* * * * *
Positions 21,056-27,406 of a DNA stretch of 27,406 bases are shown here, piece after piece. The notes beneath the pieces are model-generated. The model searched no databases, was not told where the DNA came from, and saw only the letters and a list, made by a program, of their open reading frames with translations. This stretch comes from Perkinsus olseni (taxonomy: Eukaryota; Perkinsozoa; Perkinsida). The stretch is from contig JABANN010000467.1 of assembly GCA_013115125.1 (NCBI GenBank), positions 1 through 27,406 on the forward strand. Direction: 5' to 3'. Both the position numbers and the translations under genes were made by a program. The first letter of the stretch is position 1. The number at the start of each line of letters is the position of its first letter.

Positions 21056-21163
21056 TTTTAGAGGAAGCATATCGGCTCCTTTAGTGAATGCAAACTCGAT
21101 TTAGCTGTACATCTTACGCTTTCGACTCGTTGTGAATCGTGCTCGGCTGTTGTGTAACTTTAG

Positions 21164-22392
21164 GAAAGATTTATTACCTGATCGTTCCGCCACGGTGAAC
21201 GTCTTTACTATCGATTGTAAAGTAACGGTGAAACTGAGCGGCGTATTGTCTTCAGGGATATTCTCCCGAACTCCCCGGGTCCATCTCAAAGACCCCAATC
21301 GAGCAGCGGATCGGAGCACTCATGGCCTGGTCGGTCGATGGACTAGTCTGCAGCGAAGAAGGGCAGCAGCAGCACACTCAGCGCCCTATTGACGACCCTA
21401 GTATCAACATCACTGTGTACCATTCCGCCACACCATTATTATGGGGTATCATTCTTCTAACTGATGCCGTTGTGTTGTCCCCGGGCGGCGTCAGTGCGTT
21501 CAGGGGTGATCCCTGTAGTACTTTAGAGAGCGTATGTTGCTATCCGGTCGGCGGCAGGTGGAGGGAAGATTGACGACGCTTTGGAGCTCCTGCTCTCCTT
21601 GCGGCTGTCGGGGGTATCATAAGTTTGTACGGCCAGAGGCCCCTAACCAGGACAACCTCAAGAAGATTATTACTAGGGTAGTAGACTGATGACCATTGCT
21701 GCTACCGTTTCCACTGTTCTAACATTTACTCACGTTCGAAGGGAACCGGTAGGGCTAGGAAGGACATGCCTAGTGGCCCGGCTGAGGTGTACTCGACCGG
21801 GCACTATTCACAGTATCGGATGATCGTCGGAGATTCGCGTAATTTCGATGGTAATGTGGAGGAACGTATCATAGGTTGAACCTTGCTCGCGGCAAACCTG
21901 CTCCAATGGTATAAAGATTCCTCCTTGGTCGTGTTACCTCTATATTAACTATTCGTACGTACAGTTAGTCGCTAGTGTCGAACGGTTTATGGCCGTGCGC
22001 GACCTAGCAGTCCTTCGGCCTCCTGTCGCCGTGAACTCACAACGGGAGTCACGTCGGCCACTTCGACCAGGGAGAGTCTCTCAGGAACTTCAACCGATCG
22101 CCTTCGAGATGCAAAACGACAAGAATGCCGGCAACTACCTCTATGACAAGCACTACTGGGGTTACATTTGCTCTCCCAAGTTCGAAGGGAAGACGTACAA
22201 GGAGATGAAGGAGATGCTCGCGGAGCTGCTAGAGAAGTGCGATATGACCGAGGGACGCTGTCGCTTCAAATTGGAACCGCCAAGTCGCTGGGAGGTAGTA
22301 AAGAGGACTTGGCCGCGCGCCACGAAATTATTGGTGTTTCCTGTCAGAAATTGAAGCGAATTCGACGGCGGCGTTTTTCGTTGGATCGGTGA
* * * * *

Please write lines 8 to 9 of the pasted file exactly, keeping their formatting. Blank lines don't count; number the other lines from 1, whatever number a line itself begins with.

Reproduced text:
21301 GAGCAGCGGATCGGAGCACTCATGGCCTGGTCGGTCGATGGACTAGTCTGCAGCGAAGAAGGGCAGCAGCAGCACACTCAGCGCCCTATTGACGACCCTA
21401 GTATCAACATCACTGTGTACCATTCCGCCACACCATTATTATGGGGTATCATTCTTCTAACTGATGCCGTTGTGTTGTCCCCGGGCGGCGTCAGTGCGTT